The astronomical event occurs in pairs eight years apart, and then not again for another 105 years. It was last observed in 2004. This year is therefore the last chance any of us alive as adults today will see the occurrence, due on 5th/6th June 2012, as the next one will not come round until 11th December 2117 (and December 2125).

Statue of Captain Cook at Gisborne, New Zealand

This year’s transit will be best viewed from the Pacific Ocean where it will be visible (cloud cover permitting) for most of the time. In Sydney the transit should start around 8.30 and last until 2.00 in the afternoon. The start of the transit will be visible in North America, and most of Europe  will be able to observe the closing stages. Hard luck on the South Americas and those interested in astronomy in  much of Africa – it will not be visible at all in those areas. In the United Kingdom the transit should be visible an hour after sunrise – at around 6 a.m.

In Australia plans are afoot to send a replica of the Endeavour to Lord Howe Island in June to repeat the  earlier work of Captain Cook. The ballot to get on the crew list of 32 was drastically over-subscribed and each has to pay a substantial sum of money for the privilege of going on the voyage. Any ‘softy’ wanting the luxury of a cabin has had to fork out A$8000 For the rest of us, observing the event through smoked glass, or old X-ray film, is probably the best bet.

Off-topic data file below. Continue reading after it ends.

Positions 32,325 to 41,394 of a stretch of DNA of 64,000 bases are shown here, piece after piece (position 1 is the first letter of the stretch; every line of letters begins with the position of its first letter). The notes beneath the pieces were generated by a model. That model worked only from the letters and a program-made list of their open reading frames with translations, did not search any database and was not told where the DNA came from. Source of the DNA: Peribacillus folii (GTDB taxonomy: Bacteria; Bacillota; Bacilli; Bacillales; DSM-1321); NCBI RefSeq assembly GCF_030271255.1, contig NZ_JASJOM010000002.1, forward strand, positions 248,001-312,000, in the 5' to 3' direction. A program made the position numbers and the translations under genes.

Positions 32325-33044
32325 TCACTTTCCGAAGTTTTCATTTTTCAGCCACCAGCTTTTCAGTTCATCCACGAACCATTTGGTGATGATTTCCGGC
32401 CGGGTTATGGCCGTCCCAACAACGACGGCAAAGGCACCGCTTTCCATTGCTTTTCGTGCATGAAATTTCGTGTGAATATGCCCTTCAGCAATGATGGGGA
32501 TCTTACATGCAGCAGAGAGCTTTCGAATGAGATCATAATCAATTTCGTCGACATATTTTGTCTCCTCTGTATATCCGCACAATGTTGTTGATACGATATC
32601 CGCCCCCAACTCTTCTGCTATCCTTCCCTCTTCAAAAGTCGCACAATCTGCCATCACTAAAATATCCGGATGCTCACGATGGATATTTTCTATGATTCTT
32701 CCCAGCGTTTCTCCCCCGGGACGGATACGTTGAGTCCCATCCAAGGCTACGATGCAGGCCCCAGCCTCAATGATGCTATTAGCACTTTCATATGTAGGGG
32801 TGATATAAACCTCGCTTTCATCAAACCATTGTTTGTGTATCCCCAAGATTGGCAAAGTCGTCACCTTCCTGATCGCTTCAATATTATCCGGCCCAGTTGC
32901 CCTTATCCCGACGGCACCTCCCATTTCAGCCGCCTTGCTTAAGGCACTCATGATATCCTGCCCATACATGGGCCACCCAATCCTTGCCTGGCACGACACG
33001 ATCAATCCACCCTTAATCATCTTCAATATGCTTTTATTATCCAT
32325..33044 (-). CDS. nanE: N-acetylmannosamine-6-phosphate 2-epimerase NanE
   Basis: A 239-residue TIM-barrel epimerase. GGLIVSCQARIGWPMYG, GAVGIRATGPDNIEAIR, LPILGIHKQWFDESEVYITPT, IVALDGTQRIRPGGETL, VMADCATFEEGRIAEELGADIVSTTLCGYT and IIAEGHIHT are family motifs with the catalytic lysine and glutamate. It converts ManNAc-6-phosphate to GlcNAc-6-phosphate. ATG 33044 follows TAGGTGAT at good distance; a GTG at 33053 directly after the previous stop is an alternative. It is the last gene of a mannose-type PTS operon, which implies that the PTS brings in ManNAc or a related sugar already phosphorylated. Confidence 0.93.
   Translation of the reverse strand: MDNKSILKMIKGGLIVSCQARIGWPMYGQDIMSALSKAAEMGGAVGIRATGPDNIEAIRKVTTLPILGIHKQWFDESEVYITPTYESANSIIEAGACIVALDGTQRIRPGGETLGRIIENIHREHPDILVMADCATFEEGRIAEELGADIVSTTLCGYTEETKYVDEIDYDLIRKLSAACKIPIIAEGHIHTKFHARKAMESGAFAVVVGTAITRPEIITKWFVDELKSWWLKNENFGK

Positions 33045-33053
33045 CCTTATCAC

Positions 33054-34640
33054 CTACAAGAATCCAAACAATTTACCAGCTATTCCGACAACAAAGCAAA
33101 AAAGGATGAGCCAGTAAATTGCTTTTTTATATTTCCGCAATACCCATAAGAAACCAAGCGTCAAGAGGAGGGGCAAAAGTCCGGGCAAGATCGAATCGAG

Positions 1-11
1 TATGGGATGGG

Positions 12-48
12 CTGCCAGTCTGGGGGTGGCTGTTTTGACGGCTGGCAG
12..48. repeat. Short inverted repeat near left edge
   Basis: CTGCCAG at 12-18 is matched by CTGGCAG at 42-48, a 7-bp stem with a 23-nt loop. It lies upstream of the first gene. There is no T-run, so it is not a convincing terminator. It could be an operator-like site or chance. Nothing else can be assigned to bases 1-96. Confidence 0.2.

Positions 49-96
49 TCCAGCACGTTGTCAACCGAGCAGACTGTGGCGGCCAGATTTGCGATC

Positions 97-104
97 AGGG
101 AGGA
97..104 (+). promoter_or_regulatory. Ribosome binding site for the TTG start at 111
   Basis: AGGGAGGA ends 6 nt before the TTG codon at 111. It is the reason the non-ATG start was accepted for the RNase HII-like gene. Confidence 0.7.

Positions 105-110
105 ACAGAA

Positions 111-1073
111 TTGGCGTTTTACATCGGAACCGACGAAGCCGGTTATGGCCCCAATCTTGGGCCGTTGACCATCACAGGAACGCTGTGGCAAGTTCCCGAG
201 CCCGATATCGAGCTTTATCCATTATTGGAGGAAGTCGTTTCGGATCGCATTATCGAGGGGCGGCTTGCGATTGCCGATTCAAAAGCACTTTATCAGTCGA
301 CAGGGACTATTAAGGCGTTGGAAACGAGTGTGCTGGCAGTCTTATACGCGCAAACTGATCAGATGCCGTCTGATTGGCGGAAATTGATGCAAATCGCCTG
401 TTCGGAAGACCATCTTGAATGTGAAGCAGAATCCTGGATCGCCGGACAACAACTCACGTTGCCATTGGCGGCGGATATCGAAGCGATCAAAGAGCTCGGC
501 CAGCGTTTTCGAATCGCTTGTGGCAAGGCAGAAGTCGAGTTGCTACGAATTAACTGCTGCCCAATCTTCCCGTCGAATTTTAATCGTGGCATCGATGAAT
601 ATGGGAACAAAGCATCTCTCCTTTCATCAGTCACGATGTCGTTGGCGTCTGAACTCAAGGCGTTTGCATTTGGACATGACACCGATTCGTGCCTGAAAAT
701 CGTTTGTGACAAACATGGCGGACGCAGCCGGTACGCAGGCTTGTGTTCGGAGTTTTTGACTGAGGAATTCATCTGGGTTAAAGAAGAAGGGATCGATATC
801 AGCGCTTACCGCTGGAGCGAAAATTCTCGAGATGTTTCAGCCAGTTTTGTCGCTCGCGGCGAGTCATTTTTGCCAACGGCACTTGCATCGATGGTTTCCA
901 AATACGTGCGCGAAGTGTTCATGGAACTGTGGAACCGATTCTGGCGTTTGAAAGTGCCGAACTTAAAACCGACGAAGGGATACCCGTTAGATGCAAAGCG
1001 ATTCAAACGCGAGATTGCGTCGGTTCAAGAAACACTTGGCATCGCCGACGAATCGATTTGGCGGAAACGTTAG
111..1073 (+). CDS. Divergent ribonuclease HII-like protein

More information about the imminent transit can be found at:

http://www.transitofvenus.org/

And because the old maps are often so much more beautiful than their modern counterparts, here is Ferguson’s map showing the 1761 Transit:

May 042012
 

“1800. About May 4th Great Storms of Lightning Thunder & Hail at Windsor – Liverpool – Hull – Northampton – Kettering – Warwick – Lincolnshire etc. Great damage done to a Turnpike House at Minster near Witney. The Turnpike-man (was badly injured).”

 

There were of course hundreds of turnpike houses the length and breadth of the country, as each community formed its own Turnpike Trust to carry out road improvements and in return receive the right to impose road tolls. Although many of the toll houses remain they have often been substantially altered to provide contemporary accommodation. The one pictured here was ‘rescued’ by the Avoncroft Museum near Bromsgrove in Worcetershire. Along with dozens of other recscued buildings visitors get the chance to see buildings ‘as they were’. Well, if it was the Minster Turnpike, I suppose it would have to be “as it was before it got hit by lightning”.